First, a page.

We distinguish a subset §C of §, called set of constructor symbols, the arity of which must be of the form @fi1; : : : ; fin: ¿1 ¿n — ¾pfi1; : : : ; finq.
Function symbols of § §C are called de ned symbols.
Notation. When x in not free in t, @px :a Tq: t will be written T —a t. The default anno tation, when not speci ed in a product or abstraction, is the unrestricted (u) one.
From now on, let O and O be two arbitrary set of CCIC terms, whose elements are called extractable terms and convertible terms. The set O will be used in the de nition of conversion to restrict the set of extractable equations for a given environment: only equation of the form t 9 u with t and u in O shall be extractable. The set O is used later to restrict the set of terms on which rst-order deduction is applied.
Taking O O O (see De nition 3.34) does not compromise most standard calculus properties but it does compromise decidability of type-checking. For example, if T is the Presburger arithmetic, allowing the extraction of ‚rx : nats: f x 9 ‚rx : nats: f px 9 2q would later require to decide any statement of the form T ( p@x: fpxqfpx 2qq Ò t u, which is well known to be impossible. Our assumptions on O and O will come later, when proving meta-theoretical properties of CCIC and describing the type-checking algorithm.
We also assume a set of CCIC terms P . This set is used later to restrict the types of variables of X .
We now de ne the set of CCIC well-sorted terms. Well-sorted are s.t. fl-reduction always replaces variables of X and X by terms of O and P . Hence, we must forbid pseudo-terms which contain subterms of the form p‚rx :a Us: tq u with x P X and u R O (resp. x P X and u R P ). Since, as in CCN, we do not want terms of the form p‚rx :r Us: tq u and since, we want well-sorted terms to be stable by reduction, we obtain the following de nition:
Definition 3.33 Well-sorted terms
A CCIC pseudo-terms t is well-sorted if:
• t does not contain, on the right of an application or in the branch of a recursor, an unapplied subterm of the form ‚rx :a Us: t with x P X Y x P X or a r.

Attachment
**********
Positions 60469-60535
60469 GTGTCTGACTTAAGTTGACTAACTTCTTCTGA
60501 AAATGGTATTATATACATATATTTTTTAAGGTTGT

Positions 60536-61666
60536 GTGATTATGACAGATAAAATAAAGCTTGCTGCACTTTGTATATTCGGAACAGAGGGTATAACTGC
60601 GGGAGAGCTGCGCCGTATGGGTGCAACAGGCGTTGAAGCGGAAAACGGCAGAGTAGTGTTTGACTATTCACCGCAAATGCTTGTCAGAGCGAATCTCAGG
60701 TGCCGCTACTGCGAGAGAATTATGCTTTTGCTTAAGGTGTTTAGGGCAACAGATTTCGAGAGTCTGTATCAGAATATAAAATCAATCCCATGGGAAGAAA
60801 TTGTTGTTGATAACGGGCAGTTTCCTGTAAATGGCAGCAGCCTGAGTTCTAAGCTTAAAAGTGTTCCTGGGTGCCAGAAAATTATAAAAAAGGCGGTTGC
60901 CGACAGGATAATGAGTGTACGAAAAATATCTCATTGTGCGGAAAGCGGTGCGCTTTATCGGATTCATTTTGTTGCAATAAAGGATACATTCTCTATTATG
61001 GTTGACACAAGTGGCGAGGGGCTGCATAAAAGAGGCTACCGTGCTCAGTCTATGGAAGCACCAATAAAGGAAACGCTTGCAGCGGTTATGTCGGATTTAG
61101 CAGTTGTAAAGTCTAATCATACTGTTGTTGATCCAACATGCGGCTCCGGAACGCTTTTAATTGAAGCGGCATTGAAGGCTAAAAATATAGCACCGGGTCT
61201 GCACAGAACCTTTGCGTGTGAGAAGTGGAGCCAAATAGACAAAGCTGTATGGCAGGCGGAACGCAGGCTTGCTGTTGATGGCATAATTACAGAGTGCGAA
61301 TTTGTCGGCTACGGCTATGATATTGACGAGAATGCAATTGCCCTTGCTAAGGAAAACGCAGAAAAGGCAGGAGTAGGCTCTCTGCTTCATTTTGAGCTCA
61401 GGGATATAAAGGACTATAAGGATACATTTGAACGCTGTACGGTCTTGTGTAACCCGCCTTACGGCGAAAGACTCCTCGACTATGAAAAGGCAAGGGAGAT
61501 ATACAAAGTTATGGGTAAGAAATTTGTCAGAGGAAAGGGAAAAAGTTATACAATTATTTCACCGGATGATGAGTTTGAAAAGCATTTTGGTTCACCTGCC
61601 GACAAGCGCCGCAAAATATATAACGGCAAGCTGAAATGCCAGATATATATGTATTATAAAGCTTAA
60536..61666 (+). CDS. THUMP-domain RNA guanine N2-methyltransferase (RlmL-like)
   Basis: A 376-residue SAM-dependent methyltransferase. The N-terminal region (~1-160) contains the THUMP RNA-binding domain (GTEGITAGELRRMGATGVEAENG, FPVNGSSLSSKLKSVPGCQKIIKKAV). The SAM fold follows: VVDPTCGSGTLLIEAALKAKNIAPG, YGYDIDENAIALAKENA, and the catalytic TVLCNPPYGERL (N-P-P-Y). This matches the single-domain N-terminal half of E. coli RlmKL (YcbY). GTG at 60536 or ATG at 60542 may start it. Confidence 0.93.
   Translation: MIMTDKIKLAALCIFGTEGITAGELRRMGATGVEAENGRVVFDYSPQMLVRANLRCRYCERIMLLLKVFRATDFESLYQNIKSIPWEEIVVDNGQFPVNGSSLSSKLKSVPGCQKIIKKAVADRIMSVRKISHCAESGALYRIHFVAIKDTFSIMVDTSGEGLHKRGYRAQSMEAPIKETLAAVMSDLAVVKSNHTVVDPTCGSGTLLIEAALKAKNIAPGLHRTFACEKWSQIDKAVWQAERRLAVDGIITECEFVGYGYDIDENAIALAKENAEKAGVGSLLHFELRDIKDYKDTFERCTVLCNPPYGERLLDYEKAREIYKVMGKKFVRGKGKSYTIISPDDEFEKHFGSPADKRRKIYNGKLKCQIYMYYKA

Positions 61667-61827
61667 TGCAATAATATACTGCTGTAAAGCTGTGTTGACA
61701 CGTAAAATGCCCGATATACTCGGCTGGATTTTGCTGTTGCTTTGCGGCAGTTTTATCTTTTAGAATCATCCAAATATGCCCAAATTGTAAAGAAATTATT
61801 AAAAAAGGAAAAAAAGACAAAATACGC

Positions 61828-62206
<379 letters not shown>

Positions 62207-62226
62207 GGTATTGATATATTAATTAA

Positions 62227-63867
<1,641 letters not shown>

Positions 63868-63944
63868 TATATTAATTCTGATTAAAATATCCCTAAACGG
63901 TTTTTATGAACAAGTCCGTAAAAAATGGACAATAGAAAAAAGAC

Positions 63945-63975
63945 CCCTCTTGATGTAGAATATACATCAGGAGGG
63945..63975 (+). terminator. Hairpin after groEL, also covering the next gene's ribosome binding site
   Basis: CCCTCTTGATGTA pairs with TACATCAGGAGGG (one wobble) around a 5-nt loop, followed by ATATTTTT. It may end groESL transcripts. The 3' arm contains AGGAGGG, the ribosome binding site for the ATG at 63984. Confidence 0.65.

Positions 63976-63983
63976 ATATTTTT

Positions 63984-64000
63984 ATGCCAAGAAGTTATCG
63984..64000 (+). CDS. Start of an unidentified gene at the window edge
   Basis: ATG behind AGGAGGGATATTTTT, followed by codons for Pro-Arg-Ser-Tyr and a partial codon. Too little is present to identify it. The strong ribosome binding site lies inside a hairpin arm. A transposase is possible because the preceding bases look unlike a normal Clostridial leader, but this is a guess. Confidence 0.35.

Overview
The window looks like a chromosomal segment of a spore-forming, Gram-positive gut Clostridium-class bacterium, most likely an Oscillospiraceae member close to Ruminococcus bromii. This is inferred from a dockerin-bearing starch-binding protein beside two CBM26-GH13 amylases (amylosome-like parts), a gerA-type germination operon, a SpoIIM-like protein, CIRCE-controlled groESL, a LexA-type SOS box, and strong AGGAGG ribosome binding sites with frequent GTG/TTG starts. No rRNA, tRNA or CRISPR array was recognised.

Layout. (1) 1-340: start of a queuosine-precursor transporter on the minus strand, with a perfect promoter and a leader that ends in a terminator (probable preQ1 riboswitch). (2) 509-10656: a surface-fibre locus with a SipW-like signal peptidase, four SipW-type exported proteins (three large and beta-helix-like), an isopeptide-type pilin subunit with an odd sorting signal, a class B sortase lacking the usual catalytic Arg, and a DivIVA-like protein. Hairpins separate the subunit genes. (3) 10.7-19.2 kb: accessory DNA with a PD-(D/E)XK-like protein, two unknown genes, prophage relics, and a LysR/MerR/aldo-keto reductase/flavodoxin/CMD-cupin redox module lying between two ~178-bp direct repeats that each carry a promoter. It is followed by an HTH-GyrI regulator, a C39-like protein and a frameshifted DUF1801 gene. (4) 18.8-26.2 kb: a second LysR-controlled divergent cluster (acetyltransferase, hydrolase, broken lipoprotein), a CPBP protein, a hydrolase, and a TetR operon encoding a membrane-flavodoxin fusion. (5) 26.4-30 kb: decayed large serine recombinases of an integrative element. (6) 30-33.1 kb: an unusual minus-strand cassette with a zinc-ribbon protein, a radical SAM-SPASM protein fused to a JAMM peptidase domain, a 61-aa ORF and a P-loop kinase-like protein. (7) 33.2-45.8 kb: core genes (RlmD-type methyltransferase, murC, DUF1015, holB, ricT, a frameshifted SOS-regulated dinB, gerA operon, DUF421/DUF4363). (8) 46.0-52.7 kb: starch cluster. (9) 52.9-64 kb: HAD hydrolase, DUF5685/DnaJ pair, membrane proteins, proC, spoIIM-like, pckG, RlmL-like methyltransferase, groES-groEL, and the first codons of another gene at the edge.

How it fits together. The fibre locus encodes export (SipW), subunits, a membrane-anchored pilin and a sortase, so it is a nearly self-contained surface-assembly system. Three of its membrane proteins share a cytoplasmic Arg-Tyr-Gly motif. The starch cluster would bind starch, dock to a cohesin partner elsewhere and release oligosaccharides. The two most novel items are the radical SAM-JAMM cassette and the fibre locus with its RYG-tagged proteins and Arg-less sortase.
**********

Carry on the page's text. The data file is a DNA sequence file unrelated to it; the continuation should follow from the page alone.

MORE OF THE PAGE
• If t contains a subterm of the form p‚rx :a Us: tq u, then a u and if x P X (resp. x P X ) then u P O (resp. u P P ).
Moreover, if CpXq @pxi : Uiq: X u is a constructor type, the xi’s and X are not element of X Y X
Definition 3.35 Pseudo-contexts of CCIC
The typing environments of CIC are de ned as ¡; ¢ :: rs | ¡; rx :a Ts s.t. a variable cannot appear twice in the left-hand side of a colon. Moreover, if x P X , then we require T to be in P . We use domp¡q for the domain of ¡ and x¡ for the type associated to x in ¡.
We can now de ne the CCIC typing judgment ¡ \$ t : T. The rules de ning ¡ \$ t : T are a mix of the ones of CCN (notably for the [App] rule side conditions) and the CIC ones (for inductive types):
Definition 3.36 Typing judgement
The typing judgment ¡ \$ t : T is de ned by the rules of Figures 3.5 and 3.6, where fl¶
• −— is a rewriting relation on CCIC, including −—-reduction. Its precise de nition is given later.
• For any typing environment ¡, ¡ is the conversion relation of CCIC under environ ment ¡. As for −—, its precise de nition is given later.
• WT is a set of terms. Again, its precise de nition is given later.
Notation. A term t is well-formed (or well-typed ), denoted by ¡ \$ t, if there exists T s.t.
¡ \$ t : T. A typing environment is well-formed, denoted by ¡ \$, if there exists a term t s.t. ¡ \$ t.
Definition 3.37
Among well-typed terms, we distinguish:
• The set Op¡q of well-typed objects under ¡, i.e. the set composed of terms t s.t. ¡ \$ t : T and ¡ \$ T : for some T.